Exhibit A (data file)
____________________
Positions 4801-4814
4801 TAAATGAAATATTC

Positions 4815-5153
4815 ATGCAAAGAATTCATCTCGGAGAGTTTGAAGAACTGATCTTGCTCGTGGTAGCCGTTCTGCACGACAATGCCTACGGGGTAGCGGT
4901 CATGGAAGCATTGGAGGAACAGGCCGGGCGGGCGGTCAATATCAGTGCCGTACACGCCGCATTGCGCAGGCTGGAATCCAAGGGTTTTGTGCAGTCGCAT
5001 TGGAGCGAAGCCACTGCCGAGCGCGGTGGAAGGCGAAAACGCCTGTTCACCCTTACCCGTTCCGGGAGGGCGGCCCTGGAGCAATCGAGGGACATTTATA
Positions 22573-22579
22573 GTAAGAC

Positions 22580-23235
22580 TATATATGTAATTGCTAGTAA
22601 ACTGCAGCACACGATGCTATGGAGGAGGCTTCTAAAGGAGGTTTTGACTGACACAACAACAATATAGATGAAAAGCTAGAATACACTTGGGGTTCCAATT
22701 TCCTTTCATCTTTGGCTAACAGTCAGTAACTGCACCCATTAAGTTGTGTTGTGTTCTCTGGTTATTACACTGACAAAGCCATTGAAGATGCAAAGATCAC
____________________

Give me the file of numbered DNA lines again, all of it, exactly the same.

Positions 4801-4814
4801 TAAATGAAATATTC

Positions 4815-5153
4815 ATGCAAAGAATTCATCTCGGAGAGTTTGAAGAACTGATCTTGCTCGTGGTAGCCGTTCTGCACGACAATGCCTACGGGGTAGCGGT
4901 CATGGAAGCATTGGAGGAACAGGCCGGGCGGGCGGTCAATATCAGTGCCGTACACGCCGCATTGCGCAGGCTGGAATCCAAGGGTTTTGTGCAGTCGCAT
5001 TGGAGCGAAGCCACTGCCGAGCGCGGTGGAAGGCGAAAACGCCTGTTCACCCTTACCCGTTCCGGGAGGGCGGCCCTGGAGCAATCGAGGGACATTTATA
Positions 22573-22579
22573 GTAAGAC

Positions 22580-23235
22580 TATATATGTAATTGCTAGTAA
22601 ACTGCAGCACACGATGCTATGGAGGAGGCTTCTAAAGGAGGTTTTGACTGACACAACAACAATATAGATGAAAAGCTAGAATACACTTGGGGTTCCAATT
22701 TCCTTTCATCTTTGGCTAACAGTCAGTAACTGCACCCATTAAGTTGTGTTGTGTTCTCTGGTTATTACACTGACAAAGCCATTGAAGATGCAAAGATCAC